By Kate Daly | Special to the Almanac
This story started with a very itchy dog in Woodside named Bailey who scratched at hairless hotspots for years. After multiple visits to the vet, and two rounds of prednisone and antibiotics, the underlying issue became clear: fleas had built up immunity to her flea preventative medication.
Bailey suffered from the most common skin problem for pets – fleabite allergic dermatitis, an allergic reaction to flea saliva. The advised solution: Try a new generation of flea control products containing different ingredients.
The happy ending is that the lab mix, at age 10, is finally flea-free. Hopefully sharing her experience will help other pets find relief.
Bailey used to be on a monthly regimen of Frontline Plus, a topical treatment that claims, "Kills fleas, flea eggs and larvae, ticks, and chewing lice."
The liquid product is squirted on the back of the neck. Three applications retail for around $40 (that varies depending on the size of the dog).
When Dr. William St. Lawrence examined Bailey at Portola Valley Village Square Veterinary Hospital, he said he had observed some over-the-counter topicals not killing fleas any more.
He suggested switching to oral medications, either a chewable called Nexgard that lasts 30 days, or another one named Bravecto that lasts 90 days. Both medications require prescriptions and claim the same outcome, "Kills fleas and ticks."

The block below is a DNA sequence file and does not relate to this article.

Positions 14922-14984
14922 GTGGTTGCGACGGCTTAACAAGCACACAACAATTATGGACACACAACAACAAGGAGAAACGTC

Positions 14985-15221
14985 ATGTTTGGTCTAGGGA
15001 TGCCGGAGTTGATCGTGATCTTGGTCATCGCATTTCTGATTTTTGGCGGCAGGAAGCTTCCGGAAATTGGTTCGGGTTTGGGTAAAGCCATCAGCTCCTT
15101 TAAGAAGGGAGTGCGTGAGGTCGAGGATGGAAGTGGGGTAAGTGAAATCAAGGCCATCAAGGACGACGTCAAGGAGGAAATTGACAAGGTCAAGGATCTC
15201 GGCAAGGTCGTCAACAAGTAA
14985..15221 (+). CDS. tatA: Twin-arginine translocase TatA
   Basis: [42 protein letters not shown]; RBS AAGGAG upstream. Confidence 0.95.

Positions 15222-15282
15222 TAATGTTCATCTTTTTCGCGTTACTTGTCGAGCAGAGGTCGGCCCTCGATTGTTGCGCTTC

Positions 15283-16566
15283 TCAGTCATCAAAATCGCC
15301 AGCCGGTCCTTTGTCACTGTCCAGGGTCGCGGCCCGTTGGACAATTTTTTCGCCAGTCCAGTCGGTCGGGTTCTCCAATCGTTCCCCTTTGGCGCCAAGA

Drsfostersmith.com, the online animal supply website, lists Nexgard at $57.99 for three, and $39.99 for one dose of Bravecto.
For Bailey, Bravecto proved to be the winning formula.
For cats he recommended a prescription for Comfortis, a monthly chewable whose packaging claims, "Kills fleas and infestations." Prices start at $89.99 for a six-pack.
His colleague Dr. Jessica Christiansen, advises her cat clients to try Revolution, too. The topical prescription is designed to provide a month's protection against heartworm, roundworms, hookworms, fleas and ear mites. It runs $52.99 for a three-pack.
She also suggests using cat and dog Seresto collars for up to eight months of flea and tick protection. They are available over the counter for $44.99 each.
India Vannini, staff doctor at Peninsula Pet Hospital in Menlo Park, recommends using Revolution, as well, but cautions, "I don't think the collars ever worked."
"In flea wars we're finding a lot of resistance, more like desensitivity over time ... involving a mutation in the gene where the hearty ones are the only ones that have multiplied. I think it'll happen every decade or so in California," she said.
She believes this area's dry, warm weather has made the flea problem worse over the last two years because populations don't die off unless temperatures drop below freezing for a while.
"Frontline and Advantage are the ones we're seeing not working," she said, in addition to the "cheaper products" at Costco.
A spot check showed the latter are no longer on the shelves at the Redwood City store.
A nurse at Mid-Peninsula Animal Hospital in Menlo Park confirmed what the other practices have noticed. "We are finding the fleas more resistant to topicals," she said, and then she talked about "lots of new oral medications" on the market.
That hospital's blog warns fleas are a year-round problem on the Peninsula, and that one female flea can lay about 2,000 eggs in her lifetime.
Just one flea bite can lead to suffering such as Bailey has experienced. Lucky for her, her condition has vastly improved, but note this article is NOT a product endorsement.